AS a follow-up to the article “Filling in the gaps of public sector governance” (The Star, March 1) by Datuk Latifah Merican Cheong, I would like to share my views on the forum in which I also participated.
Guest speaker Professor Kishore Mahbubani suggested that good governance can be measured by the increase in incomes and general standard of living of the population as a whole. He claimed that a decrease in income disparities between the rich and poor is not as important an indicator of good governance as socio-economic ones that showed the welfare of the poorest section of society had improved.
I would add that good governance is also reflected in the way the government spends its resources. A government that squanders resources through mismanagement and corruption cannot be said to be doing its job well even though the living standards of the people may have improved a little. It is not about what it does but what more it could have done had it managed its resources wisely.
In recent times, the general public has been astounded by the number of corruption cases involving civil servants, including top government officials, with the amount of money running into millions of ringgit. In one case, the amount involved was about RM600mil.
It seems the practice of outsourcing some of its supplies and services to the private sector has given senior government officials immense power over large sums of money. For example, the secretary-general of a ministry can sign contracts worth up to RM100mil, and this limit can be raised with permission from the Finance Ministry.
Unless the supervisory and monitoring agencies do their work properly, it is quite possible for fraudulent deals to pass through the net. This is reflected in the annual reports of the Auditor-General and in the findings of the Public Accounts Committee of Parliament.
But these oversight bodies cannot do more than make sure that payments are approved according to the financial procedures laid down. And even then, when non-compliance is exposed it is left to the central controlling agencies to take action.
This often results in a cover-up. For example, the Auditor-General in his 2014 report pointed out that the secretary-general of the Agriculture and Agro-based Industries Ministry had signed off a RM266.22mil contract without the authority to do so. However, the ministry explained that it was an error and not done with the intention of committing fraud. To my knowledge, this was accepted in good faith.
Public perception of the integrity of the civil service is crucial to gaining support for the government, especially as some decisions may require the public to accept higher taxes and make sacrifices to achieve long-term goals.
Several paper-writers and discussants as well as members of the audience at the forum raised the issue of chronic trust deficit in the government. However, others were quick to point out that the civil service had done a good job in the past and was still carrying out its work efficiently and honestly, except for a few “bad hats”.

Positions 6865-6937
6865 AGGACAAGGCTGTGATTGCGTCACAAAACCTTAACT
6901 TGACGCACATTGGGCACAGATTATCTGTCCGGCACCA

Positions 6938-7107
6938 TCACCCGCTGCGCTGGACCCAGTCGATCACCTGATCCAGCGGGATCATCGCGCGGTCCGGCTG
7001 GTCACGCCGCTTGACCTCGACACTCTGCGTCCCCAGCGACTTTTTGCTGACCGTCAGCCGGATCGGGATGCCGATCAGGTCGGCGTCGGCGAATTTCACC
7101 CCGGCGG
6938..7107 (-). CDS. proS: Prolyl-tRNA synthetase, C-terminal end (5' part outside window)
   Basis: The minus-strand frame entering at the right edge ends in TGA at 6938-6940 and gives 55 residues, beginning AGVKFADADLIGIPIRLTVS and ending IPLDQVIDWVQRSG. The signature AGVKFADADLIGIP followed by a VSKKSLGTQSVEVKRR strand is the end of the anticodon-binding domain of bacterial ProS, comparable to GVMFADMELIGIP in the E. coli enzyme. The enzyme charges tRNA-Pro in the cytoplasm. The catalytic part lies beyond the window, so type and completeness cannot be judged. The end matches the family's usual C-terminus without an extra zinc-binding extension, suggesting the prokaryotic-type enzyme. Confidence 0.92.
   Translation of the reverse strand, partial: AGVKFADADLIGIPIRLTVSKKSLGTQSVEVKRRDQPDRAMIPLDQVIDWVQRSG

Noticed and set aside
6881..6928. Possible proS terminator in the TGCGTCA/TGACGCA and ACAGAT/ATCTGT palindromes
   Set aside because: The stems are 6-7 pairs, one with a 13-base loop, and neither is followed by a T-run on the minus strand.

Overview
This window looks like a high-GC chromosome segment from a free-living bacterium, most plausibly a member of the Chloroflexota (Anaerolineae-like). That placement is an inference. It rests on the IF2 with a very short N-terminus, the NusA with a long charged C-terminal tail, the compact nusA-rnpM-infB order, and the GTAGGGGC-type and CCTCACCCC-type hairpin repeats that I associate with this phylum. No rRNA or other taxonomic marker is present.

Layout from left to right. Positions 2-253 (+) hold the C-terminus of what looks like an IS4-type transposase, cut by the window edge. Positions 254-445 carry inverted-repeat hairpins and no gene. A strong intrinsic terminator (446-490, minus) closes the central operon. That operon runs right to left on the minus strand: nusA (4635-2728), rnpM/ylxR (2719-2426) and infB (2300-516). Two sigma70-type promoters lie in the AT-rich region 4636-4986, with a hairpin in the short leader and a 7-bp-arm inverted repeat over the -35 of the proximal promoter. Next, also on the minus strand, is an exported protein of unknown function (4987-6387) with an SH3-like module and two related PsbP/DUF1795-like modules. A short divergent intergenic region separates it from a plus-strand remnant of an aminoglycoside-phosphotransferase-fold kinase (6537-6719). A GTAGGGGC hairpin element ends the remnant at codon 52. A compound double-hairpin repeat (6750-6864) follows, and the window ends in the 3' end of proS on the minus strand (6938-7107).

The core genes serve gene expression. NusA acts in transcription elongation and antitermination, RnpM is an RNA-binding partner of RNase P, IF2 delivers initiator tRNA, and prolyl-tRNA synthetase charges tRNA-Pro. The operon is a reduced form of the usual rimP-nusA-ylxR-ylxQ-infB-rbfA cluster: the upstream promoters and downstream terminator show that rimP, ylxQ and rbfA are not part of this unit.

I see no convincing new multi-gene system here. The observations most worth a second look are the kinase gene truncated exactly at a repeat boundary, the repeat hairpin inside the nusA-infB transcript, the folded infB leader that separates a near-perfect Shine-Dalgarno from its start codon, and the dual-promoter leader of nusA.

Of course, not everything that the civil service is doing is bad or that everybody in it is corrupt. But even the most dedicated and honest civil servants may be frustrated and demoralised when they have to work under superior officers whom they know to be corrupt.
Making false claims and awarding contracts in exchange for kickbacks are some of the ways in which senior officers have abused their powers. The question that arises is how prevalent corruption in the civil service is, and clearly one does not know the answer to this. However, doing nothing is disastrous for the long-term image of the civil service and public trust in the government.
There is also the question of politicisation of the civil service. Civil servants, especially the upper echelons, work closely with their political masters in the making of public policy and in this way are seen to reflect the views of the government.
But civil servants are independent of their political masters in the sense that they operate within the conventions of a democratic system. Their duties require them to balance these responsibilities and advise their political masters accordingly.
Shrugging their shoulders in despair or saying that nothing can be done until there is a change of government is not the answer.
Various suggestions were made at the forum to improve public sector governance. These included introducing a Freedom of Information Act to increase transparency and public accountability, and reducing the size of the civil service by requiring that any proposal to set up a new department must be accompanied by proposals to abolish an existing department.
Also suggested were reducing centralisation of power by devolution to lower levels of government, and strengthening budgetary control over line ministries and departments by reducing the number of block grants and better supervision in the awarding of contracts.
The issue of overlapping of responsibilities by government agencies and the setting up of a large number of units in the Prime Minister’s Department, duplicating the functions of ministries charged with these responsibilities, was also raised.
I would suggest that it is time – actually past time – to act by setting up a commission of inquiry on ways and means to improve public sector governance.
The Malaysian Economic Association is to be congratulated for taking the initiative to hold this important forum.
DR MAVIS PUTHUCHEARY
Former associate professor
Faculty of Economics and